Hafsa Ammar is a student of the Department of Peace and Conflict Studies at the National Defence University, Islamabad. Her areas of expertise are hybrid warfare, narrative building, and nuclear deterrence in South Asia.
The 1994 Genocide
In 1994, the Hutus engaged in a 4-month-long systematic slaughter of the ethnic Tutsis. The hatred stemmed from a colonial history in which the Tutsis had been favored and given seats of power. The Hutu uprising was sudden and barbaric; more than 800,000 Tutsi civilians were massacred, and these are often the only figures quoted in the media, but in reality, a moderate number of Hutus and Twas lost their lives too.
The Rwandan Armed Forces, the Presidential Guard, and Hutu militia groups which were known as ‘Interahamwe’ (Those Who Attack Together) and ‘Impuzamugambi’ (Those Who Have the Same Goal) set up roadblocks and barricades and began slaughtering any Tutsi political opposition, Hutu dissidents, and the UN humanitarian forces during the months of April and May.
The murder of the Hutu Prime Minister and 10 Belgian peacekeepers created a political vacuum that was replaced by an interim government on 9th April by the Hutu extremists from the military high command. The killing of the Belgian peacekeepers resulted in the withdrawal of the Belgian troops stationed there.
The genocide quickly spread from the capital city of Kigali to the central and southern parts of Rwanda where most of the Tutsis lived. Moreover, any resistance from the Tutsis was eliminated by the national officials as they were brutally murdered.
Reason for Fame
Paul Rusesabagina is often called the ‘Hotel Rwanda hero’. He is known to the world as a human rights advocate and savior of more than a thousand Tutsis when he let them seek refuge at the Hotel Des Millie Collines (also known as Hotel Rwanda) where he worked as a manager during the 1994 Rwandan Genocide.
Rusesabagina was the leader of Mouvement Rwandis pour la Changement Democratique, alternatively known as the Rwandan Movement for Democratic Change (MCRD). The group had a militant wing by the name of FLN (National Liberation Front). MRCD-FLN was held responsible by the government for various terrorist activities and attacks that took place in Rwanda during the years 2018, and 2019, and a more recent attack in the middle of 2022.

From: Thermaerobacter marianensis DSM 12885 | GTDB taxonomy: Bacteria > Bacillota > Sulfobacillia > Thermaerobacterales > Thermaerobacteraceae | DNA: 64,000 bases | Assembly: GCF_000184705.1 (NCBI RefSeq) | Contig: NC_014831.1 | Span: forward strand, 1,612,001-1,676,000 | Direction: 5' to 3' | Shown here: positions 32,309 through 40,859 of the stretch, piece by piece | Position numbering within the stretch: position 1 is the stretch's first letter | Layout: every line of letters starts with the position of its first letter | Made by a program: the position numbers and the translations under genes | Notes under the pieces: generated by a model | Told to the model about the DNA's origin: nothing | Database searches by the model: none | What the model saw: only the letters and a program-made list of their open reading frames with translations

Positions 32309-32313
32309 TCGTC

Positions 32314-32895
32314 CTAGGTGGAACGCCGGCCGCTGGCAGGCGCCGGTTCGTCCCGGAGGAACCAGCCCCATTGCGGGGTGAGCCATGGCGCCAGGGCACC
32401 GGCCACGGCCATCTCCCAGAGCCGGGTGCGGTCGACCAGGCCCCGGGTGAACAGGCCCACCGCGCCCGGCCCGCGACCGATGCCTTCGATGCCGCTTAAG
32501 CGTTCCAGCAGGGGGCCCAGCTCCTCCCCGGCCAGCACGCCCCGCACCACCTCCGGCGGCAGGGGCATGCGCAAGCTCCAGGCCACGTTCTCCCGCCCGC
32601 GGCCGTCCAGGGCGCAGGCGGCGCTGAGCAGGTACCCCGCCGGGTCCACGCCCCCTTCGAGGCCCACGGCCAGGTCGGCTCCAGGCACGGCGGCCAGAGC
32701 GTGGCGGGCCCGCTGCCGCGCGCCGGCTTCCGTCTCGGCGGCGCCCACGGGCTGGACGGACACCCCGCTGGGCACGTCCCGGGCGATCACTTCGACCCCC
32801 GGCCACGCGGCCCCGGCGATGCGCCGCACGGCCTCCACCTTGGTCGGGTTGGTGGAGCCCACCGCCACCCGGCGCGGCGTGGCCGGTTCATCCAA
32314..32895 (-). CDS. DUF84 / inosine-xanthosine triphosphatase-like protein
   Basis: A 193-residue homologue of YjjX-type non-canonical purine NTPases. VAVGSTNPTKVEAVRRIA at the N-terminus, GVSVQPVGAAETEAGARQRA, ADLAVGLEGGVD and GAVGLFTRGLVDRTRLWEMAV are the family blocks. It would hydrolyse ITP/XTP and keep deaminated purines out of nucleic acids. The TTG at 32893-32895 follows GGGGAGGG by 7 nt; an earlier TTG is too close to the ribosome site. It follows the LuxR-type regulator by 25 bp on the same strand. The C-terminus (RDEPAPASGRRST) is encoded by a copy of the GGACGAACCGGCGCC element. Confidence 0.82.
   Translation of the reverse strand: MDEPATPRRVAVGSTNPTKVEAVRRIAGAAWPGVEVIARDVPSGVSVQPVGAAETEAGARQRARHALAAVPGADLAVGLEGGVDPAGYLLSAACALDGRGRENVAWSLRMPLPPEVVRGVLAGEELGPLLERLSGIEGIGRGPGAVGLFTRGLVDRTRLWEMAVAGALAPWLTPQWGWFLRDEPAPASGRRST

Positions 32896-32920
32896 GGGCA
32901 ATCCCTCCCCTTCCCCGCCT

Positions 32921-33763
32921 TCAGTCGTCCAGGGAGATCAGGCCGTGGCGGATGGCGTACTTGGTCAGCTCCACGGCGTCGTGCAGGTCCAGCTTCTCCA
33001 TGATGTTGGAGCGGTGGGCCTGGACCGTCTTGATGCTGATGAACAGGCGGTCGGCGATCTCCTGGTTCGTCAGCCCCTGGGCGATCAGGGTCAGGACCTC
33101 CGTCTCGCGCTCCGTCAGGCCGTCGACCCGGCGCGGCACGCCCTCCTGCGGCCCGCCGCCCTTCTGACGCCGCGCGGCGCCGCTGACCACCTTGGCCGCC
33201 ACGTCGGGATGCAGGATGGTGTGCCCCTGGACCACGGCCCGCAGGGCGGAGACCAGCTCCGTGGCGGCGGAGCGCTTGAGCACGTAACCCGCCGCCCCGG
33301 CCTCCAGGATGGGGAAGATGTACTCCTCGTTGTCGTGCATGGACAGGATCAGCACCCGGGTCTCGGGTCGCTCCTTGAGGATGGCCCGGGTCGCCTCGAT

19th June 2018
The first coordinated attack by the FLN took place in Nyabimata in the Nyaruguru district, and a total of three people lost their lives due to the incident. Anathole Maniraho, a devoted teacher and loving father, was one of those who lost their lives on the cursed day. He was made to lie down on his face and was shot in the back.
15th December 2018
The second attack took place in the same year just a few months later, in the Nyungwe jungle located in the Nyamagabe District. The preferred method of attack by the FLN was an assault on the people as they were aboard public transport buses headed down the Kigali-Rusizi Road. Their deaths were nothing less than hardcore executions.
18th June 2022
Following their pattern of the previous ambushes, FLN again went with a vehicular target in 2022, as they shot up a bus in the south of Rwanda – instantly killing two and injuring six more.
Rusesabagina, a legal American resident having dual citizenship of both Belgium and Rwanda, was traveling abroad when he was picked up by Rwandan law enforcement agencies in 2019. He claimed it to be a kidnapping while Rwandan forces declared it a re-direction.
By September 2021, he had been charged with multiple counts of terrorism. Paul Rusesabagina denied the charges vehemently and refused to attend his trial, effectively boycotting the legal procedure. He ended up being sentenced to 25 years in prison.
Hotel Rwanda hero denied the terrorism charges that he and his nineteen co-conspirators were slapped with on every occasion and platform, saying that the FLN wing was formed to help refugees, not to promote or promulgate violence of any kind. Eventually, he and his fellow co-accused had their case advocated by the United States.
Although the Rwandan government was seriously against reducing Rusesabagina’s sentence, as proven when the case appeared in the Court of Appeals in 2022 where Judge Francois Regis Rukundakuvuga gave the decision to reduce the sentence of Callixte Sankara Nsabimana, a spokesperson of the National Liberation Front, down from twenty years to fifteen but did not do the same for Paul.
In October 2022 however, Rusesabagina wrote a letter that detailed requests for pardon to the President of Rwanda, Paul Kagame. That letter and a hefty amount of American influence got Paul’s sentence commuted. Still, the Rwandan government made sure to announce that a commutation did not ultimately wipe out the conviction or the crime, indicating next to no sympathy for the convict.
American support is known for being agenda-driven and it just so happens to shine through in the case of the Hotel Rwanda hero as well. Being the flag-bearer for democracy, it was almost an obligation for the superpower to help the man leading anti-government and pro-democratic change movements. However, to cash in on Western help, Paul Rusesabagina had to state in his letter to Kagame, his utmost regrets for being partly connected to FLN. He vowed to leave his political career behind in Rwanda and that he would move to the US permanently.
After he was released from prison, Paul was moved to the residence of the Qatari Ambassador in Kigali. Qatar played a significant role in the sentence commutation and freedom of the Rwandan hero by facilitating the dialogue between Washington and Kigali.
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